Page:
Legislative page program should be paused until Statehouse culture changes Each year the Iowa Senate, House and Legislative Services Agency employ high school juniors and seniors as pages. Unless persistent and significant workplace culture questions are answered, 2018 should be an exception. It’s been nearly five months since an Iowa court found that Kirsten Anderson, a former Iowa Senate Republican caucus staff member, was wrongfully terminated hours after she reported sexual harassment. It’s been more than a month since the state settled the case without an appeal, agreeing to pay Anderson and her attorneys $1.75 million from the state’s coffers. To date, no one has been held accountable. [caption id="attachment_1419" align="alignleft" width="500"] A portion of the Iowa Senate GOP's internal investigation report atop a picture of the Iowa Statehouse.[/caption] Perhaps…
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Reynolds, Upmeyer must take over sexual harassment investigation

Reynolds, Upmeyer must take over sexual harassment investigation

Gazette Column
Any hope that Iowa Senate Majority Leader Bill Dix is either prepared or willing to resolve ongoing sexual harassment issues at the Statehouse ended Tuesday. Dix, a Shell Rock Republican, sat down with reporters and did not directly answer questions relating to a wrongful termination lawsuit that has cost taxpayers more than $1.7 million, his own communications with the Senate Republican Caucus, findings from an ill-conceived internal investigation, reasons why a determination to hire a human resources director was nixed, or the single employment termination that came weeks after a court determined allegations of sexual harassment were true. Within a span of minutes, Dix once again repeated his court-dismissed claim that the firing of Caucus Communications Director Kirsten Anderson mere hours after she filed a formal sexual harassment complaint was…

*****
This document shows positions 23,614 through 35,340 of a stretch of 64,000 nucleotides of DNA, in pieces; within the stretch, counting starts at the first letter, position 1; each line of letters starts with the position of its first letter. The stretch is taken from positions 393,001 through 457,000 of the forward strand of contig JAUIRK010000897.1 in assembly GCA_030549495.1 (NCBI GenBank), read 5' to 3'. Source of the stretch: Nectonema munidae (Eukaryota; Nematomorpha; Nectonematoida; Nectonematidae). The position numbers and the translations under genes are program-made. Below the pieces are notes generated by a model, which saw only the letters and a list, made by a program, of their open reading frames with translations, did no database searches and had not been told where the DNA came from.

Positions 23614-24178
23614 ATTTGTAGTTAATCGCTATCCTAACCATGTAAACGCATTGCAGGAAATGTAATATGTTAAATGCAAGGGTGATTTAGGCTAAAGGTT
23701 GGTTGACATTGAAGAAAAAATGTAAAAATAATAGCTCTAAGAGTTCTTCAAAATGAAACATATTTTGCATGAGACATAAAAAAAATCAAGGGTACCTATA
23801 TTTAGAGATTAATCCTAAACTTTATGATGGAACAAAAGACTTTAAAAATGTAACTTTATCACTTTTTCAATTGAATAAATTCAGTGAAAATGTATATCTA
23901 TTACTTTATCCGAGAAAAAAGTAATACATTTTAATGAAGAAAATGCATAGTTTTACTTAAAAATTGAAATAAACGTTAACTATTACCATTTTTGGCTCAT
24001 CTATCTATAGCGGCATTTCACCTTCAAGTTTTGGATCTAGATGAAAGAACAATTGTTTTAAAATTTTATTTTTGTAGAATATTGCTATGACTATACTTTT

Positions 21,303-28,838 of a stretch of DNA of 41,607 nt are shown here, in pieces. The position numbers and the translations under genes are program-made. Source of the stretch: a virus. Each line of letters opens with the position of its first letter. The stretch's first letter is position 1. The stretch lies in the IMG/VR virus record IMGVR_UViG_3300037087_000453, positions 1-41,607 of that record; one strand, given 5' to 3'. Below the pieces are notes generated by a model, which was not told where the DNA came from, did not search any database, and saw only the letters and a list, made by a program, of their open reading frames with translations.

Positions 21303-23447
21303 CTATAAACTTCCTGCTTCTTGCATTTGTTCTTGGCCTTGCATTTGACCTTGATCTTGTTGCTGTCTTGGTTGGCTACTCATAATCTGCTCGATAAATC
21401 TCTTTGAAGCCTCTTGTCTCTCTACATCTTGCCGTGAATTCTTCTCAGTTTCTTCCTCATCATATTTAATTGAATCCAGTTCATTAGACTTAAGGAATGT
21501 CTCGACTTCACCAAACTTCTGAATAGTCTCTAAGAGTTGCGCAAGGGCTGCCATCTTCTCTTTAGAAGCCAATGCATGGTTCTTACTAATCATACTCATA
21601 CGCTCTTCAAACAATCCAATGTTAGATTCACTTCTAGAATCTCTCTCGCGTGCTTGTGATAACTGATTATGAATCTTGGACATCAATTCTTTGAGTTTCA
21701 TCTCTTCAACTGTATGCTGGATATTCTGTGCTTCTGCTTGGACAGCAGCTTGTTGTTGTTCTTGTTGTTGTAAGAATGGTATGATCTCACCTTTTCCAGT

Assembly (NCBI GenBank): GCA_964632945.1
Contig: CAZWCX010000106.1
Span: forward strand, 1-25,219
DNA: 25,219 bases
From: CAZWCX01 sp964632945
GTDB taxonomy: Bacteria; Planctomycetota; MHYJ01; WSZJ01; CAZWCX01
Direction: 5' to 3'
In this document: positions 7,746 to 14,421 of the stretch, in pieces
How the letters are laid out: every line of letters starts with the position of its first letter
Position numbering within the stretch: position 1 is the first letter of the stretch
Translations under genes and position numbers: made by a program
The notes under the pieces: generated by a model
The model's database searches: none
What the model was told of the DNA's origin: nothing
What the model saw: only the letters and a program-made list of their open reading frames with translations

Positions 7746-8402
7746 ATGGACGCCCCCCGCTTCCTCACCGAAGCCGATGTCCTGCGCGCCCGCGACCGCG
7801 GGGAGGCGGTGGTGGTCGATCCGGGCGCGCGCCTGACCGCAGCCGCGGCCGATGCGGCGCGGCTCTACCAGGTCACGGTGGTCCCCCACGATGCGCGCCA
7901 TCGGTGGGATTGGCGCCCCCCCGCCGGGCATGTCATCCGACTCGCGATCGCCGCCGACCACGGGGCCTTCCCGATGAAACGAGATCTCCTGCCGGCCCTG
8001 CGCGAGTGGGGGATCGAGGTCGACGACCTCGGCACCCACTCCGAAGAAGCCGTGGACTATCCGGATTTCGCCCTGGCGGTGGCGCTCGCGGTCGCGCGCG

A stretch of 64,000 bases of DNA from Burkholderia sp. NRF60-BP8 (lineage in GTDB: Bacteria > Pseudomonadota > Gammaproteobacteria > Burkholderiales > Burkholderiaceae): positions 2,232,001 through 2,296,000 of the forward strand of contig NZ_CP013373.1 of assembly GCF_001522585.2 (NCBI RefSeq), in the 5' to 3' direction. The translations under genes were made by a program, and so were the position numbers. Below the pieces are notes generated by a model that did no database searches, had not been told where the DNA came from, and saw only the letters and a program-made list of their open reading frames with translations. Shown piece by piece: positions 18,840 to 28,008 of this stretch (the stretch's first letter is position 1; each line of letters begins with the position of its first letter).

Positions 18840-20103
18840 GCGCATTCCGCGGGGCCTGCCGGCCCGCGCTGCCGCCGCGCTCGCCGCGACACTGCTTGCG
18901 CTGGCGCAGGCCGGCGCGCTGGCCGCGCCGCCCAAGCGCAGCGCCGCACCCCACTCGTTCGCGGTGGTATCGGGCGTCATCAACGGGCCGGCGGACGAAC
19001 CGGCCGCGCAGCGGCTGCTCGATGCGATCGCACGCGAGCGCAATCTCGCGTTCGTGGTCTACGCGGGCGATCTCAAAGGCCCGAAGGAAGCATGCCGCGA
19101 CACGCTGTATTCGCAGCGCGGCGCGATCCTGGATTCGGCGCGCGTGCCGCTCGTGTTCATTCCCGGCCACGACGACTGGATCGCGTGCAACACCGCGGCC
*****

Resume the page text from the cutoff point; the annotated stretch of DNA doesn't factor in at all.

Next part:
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State won’t force my daughters

State won’t force my daughters

Gazette Column
For the past several years I’ve searched for a way to get my oldest daughter to move back to Iowa, and ways to keep my younger daughter in state. Thanks to the Iowa Legislature, I’m putting those plans on hold. There’s been plenty of “progress” this session that’s contributed to my decision. A full-throated denial of local control stands out, as do limitations on workers’ rights. But the final straw came this week when lawmakers decided that if my daughters become pregnant the state can force them to continue the pregnancy and give birth. It’s a decision that sickens me to my very core, and not just theoretically. I was one of those women who learned that a very much wanted child would not survive. I had to make the…
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Parallel messaging gave GOP Statehouse control

Parallel messaging gave GOP Statehouse control

Gazette Column
Have casual conversations with Iowans and a pattern emerges of the ways the national 2016 election narrative did and did not apply to the Statehouse. Since November I’ve been quietly talking to people around Iowa. I’ve reached out to farmers and small town residents I met during research on rural communities, as well as urban dwellers I met through discussions on public transit and affordable housing. As a general rule these aren’t folks who’d be labeled as political activists. That is, they vote, but don’t shake signs outside Congressional offices or hold court with the county central committee. They live in the present, focused on taking their kids to activities, worried about their mortgage and expending energy on careers or higher education. Nearly all political nuance is lost on them.…